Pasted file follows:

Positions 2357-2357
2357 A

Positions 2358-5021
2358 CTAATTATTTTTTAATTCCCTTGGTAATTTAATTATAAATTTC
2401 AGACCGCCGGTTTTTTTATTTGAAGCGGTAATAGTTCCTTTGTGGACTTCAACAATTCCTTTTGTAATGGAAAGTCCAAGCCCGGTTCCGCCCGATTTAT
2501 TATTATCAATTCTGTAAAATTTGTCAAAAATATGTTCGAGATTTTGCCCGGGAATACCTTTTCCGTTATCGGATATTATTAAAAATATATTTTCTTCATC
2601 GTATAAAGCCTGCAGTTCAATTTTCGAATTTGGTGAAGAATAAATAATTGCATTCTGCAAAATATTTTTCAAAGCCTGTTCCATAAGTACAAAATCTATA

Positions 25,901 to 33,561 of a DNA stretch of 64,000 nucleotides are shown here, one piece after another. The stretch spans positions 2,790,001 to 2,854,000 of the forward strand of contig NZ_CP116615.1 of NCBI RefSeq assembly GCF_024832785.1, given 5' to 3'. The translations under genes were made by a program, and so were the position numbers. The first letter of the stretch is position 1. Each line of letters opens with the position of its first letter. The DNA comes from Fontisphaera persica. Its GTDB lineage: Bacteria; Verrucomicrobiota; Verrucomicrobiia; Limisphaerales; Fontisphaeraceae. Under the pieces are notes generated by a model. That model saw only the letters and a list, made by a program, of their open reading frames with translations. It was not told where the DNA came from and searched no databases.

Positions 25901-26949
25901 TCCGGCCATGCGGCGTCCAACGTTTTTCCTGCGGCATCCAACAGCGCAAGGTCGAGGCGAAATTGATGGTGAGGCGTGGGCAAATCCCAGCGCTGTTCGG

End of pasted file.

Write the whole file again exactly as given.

Positions 2357-2357
2357 A

Positions 2358-5021
2358 CTAATTATTTTTTAATTCCCTTGGTAATTTAATTATAAATTTC
2401 AGACCGCCGGTTTTTTTATTTGAAGCGGTAATAGTTCCTTTGTGGACTTCAACAATTCCTTTTGTAATGGAAAGTCCAAGCCCGGTTCCGCCCGATTTAT
2501 TATTATCAATTCTGTAAAATTTGTCAAAAATATGTTCGAGATTTTGCCCGGGAATACCTTTTCCGTTATCGGATATTATTAAAAATATATTTTCTTCATC
2601 GTATAAAGCCTGCAGTTCAATTTTCGAATTTGGTGAAGAATAAATAATTGCATTCTGCAAAATATTTTTCAAAGCCTGTTCCATAAGTACAAAATCTATA

Positions 25,901 to 33,561 of a DNA stretch of 64,000 nucleotides are shown here, one piece after another. The stretch spans positions 2,790,001 to 2,854,000 of the forward strand of contig NZ_CP116615.1 of NCBI RefSeq assembly GCF_024832785.1, given 5' to 3'. The translations under genes were made by a program, and so were the position numbers. The first letter of the stretch is position 1. Each line of letters opens with the position of its first letter. The DNA comes from Fontisphaera persica. Its GTDB lineage: Bacteria; Verrucomicrobiota; Verrucomicrobiia; Limisphaerales; Fontisphaeraceae. Under the pieces are notes generated by a model. That model saw only the letters and a list, made by a program, of their open reading frames with translations. It was not told where the DNA came from and searched no databases.

Positions 25901-26949
25901 TCCGGCCATGCGGCGTCCAACGTTTTTCCTGCGGCATCCAACAGCGCAAGGTCGAGGCGAAATTGATGGTGAGGCGTGGGCAAATCCCAGCGCTGTTCGG